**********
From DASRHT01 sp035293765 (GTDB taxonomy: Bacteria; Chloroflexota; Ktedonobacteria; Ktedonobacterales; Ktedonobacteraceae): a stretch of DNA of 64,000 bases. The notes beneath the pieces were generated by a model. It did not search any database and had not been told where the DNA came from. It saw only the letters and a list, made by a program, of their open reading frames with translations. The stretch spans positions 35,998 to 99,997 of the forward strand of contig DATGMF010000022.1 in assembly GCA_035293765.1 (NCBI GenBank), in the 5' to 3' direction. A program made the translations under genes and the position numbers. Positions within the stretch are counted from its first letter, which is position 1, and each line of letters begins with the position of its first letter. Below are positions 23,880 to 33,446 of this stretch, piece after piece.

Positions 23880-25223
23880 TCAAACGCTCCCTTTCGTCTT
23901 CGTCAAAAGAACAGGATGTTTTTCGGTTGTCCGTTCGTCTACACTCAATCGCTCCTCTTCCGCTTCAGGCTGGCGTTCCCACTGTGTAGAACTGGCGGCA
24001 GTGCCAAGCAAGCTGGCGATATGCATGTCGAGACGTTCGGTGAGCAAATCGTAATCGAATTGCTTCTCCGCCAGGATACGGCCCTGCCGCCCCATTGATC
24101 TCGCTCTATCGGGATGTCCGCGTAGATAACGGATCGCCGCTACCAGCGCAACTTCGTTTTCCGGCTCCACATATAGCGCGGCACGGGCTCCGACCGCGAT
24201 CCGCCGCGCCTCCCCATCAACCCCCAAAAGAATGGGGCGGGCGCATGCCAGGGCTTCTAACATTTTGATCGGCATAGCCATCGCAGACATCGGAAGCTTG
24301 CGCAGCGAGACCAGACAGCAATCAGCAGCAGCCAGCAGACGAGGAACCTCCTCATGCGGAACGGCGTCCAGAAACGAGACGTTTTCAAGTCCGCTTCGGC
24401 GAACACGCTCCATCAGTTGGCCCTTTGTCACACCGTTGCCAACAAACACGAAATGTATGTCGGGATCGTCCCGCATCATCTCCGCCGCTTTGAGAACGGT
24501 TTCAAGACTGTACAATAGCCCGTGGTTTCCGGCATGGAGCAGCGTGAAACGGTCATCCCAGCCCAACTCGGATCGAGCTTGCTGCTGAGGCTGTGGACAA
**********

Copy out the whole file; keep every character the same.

From DASRHT01 sp035293765 (GTDB taxonomy: Bacteria; Chloroflexota; Ktedonobacteria; Ktedonobacterales; Ktedonobacteraceae): a stretch of DNA of 64,000 bases. The notes beneath the pieces were generated by a model. It did not search any database and had not been told where the DNA came from. It saw only the letters and a list, made by a program, of their open reading frames with translations. The stretch spans positions 35,998 to 99,997 of the forward strand of contig DATGMF010000022.1 in assembly GCA_035293765.1 (NCBI GenBank), in the 5' to 3' direction. A program made the translations under genes and the position numbers. Positions within the stretch are counted from its first letter, which is position 1, and each line of letters begins with the position of its first letter. Below are positions 23,880 to 33,446 of this stretch, piece after piece.

Positions 23880-25223
23880 TCAAACGCTCCCTTTCGTCTT
23901 CGTCAAAAGAACAGGATGTTTTTCGGTTGTCCGTTCGTCTACACTCAATCGCTCCTCTTCCGCTTCAGGCTGGCGTTCCCACTGTGTAGAACTGGCGGCA
24001 GTGCCAAGCAAGCTGGCGATATGCATGTCGAGACGTTCGGTGAGCAAATCGTAATCGAATTGCTTCTCCGCCAGGATACGGCCCTGCCGCCCCATTGATC
24101 TCGCTCTATCGGGATGTCCGCGTAGATAACGGATCGCCGCTACCAGCGCAACTTCGTTTTCCGGCTCCACATATAGCGCGGCACGGGCTCCGACCGCGAT
24201 CCGCCGCGCCTCCCCATCAACCCCCAAAAGAATGGGGCGGGCGCATGCCAGGGCTTCTAACATTTTGATCGGCATAGCCATCGCAGACATCGGAAGCTTG
24301 CGCAGCGAGACCAGACAGCAATCAGCAGCAGCCAGCAGACGAGGAACCTCCTCATGCGGAACGGCGTCCAGAAACGAGACGTTTTCAAGTCCGCTTCGGC
24401 GAACACGCTCCATCAGTTGGCCCTTTGTCACACCGTTGCCAACAAACACGAAATGTATGTCGGGATCGTCCCGCATCATCTCCGCCGCTTTGAGAACGGT
24501 TTCAAGACTGTACAATAGCCCGTGGTTTCCGGCATGGAGCAGCGTGAAACGGTCATCCCAGCCCAACTCGGATCGAGCTTGCTGCTGAGGCTGTGGACAA